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Listen to Annie Mack’s 2017 EP “Tell It Like It Is” and you might find her des­ignation as “blues artist” to be confining. Yes, she sings the blues—very well—but there are times on the four-song album when Mack slides seam­lessly into folk or Motown or country-soul.

Annie Mack Testify AlbumThis genre-shifting might be a product of her musical educa­tion, informal though it was. Mack was born and raised in North Minneapolis, listening to funk, jazz, bluegrass and “everything in between.” She speaks nostalgically about her formative years: about community, summer and the music scene. However, she had a tumul­tuous childhood. Family life was particularly difficult. Throughout it all, her experiences taught her that in every painful situation, there is something to be learned and that “sometimes you can find hope in the craziest, darkest, least likely of places.”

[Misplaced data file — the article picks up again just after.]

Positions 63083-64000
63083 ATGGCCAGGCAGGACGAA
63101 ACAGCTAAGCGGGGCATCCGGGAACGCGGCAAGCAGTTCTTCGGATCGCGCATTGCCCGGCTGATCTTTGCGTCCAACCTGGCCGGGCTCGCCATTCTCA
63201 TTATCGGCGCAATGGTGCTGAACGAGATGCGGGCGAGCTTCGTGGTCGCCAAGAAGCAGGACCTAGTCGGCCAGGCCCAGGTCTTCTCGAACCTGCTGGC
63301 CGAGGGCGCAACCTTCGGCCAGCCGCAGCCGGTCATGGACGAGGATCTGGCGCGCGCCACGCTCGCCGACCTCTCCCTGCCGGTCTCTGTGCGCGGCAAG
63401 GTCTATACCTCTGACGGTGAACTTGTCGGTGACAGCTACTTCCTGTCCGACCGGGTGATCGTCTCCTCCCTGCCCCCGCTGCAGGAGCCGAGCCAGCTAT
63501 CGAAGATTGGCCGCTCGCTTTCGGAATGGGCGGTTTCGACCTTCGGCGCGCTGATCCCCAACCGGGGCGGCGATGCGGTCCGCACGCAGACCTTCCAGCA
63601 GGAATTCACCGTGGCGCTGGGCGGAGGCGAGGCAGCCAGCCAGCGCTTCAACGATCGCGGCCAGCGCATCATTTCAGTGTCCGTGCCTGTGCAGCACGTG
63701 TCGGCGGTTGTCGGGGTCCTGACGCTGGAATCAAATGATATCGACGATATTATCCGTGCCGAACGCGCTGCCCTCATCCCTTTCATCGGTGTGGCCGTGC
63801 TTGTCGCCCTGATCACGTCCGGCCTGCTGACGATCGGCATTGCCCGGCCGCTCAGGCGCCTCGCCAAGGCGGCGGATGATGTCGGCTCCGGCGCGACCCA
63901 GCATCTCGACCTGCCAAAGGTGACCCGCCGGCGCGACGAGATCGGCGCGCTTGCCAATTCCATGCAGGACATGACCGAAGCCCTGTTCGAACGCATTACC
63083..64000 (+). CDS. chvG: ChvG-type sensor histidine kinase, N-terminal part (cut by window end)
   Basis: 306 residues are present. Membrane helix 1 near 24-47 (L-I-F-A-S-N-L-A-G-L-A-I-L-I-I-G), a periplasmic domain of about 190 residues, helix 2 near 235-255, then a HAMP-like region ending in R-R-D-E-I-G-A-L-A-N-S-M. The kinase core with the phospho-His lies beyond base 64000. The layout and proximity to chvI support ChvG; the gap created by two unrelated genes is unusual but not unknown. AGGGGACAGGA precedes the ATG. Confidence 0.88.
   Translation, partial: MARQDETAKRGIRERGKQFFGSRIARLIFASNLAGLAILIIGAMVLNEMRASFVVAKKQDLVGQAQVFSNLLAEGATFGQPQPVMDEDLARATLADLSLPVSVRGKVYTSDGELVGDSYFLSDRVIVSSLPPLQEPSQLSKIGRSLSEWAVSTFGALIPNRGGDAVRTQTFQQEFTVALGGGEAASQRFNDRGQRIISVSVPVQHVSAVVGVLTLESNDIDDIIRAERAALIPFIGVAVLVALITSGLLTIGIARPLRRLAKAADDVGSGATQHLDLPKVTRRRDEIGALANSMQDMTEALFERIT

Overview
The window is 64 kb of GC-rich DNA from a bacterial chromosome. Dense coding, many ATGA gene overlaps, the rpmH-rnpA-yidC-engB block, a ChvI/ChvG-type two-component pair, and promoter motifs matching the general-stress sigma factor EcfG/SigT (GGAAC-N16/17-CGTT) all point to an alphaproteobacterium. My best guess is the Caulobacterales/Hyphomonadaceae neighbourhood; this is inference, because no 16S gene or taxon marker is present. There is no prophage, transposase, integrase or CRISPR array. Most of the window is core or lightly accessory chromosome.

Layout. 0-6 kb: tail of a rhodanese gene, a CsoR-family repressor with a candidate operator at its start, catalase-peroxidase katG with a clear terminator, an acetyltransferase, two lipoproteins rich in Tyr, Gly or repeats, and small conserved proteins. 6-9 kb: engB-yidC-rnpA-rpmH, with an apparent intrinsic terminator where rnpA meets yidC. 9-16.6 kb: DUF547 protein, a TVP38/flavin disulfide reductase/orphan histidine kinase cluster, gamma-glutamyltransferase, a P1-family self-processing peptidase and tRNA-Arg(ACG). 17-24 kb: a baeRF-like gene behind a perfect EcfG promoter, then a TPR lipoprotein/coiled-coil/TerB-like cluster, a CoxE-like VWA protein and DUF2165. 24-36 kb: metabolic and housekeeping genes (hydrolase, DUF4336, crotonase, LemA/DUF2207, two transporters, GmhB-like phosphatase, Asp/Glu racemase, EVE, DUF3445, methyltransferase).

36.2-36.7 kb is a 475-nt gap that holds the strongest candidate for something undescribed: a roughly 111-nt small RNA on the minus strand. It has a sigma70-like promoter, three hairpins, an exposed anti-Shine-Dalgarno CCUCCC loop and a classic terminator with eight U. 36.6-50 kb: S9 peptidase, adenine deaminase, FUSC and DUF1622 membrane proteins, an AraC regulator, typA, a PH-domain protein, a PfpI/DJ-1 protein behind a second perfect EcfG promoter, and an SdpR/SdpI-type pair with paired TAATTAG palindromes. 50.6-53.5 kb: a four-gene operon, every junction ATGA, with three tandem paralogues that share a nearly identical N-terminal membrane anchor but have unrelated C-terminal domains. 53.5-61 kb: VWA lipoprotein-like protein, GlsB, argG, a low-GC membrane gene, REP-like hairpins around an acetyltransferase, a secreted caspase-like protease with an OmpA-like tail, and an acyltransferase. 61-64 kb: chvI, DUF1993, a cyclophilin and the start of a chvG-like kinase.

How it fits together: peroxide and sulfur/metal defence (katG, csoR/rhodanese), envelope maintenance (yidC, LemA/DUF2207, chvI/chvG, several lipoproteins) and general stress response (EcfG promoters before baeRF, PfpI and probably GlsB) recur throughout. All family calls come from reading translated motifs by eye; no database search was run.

When she moved to Rochester for college, Mack finally had the time and space to process that childhood trauma and transform those experiences into music. In 2013, she released “Baptized in the Blues.” Then came her EP “Tell It Like It Is,” and she has plans for more music in the future. Her voice is powerful, and she is unapologetic about the events of her youth, her race, her age and her womanhood.

Macks’ newest EP, a New Americana release in 2021, Testify, mixes folk, rock and country gospel into her unique soulful sound.

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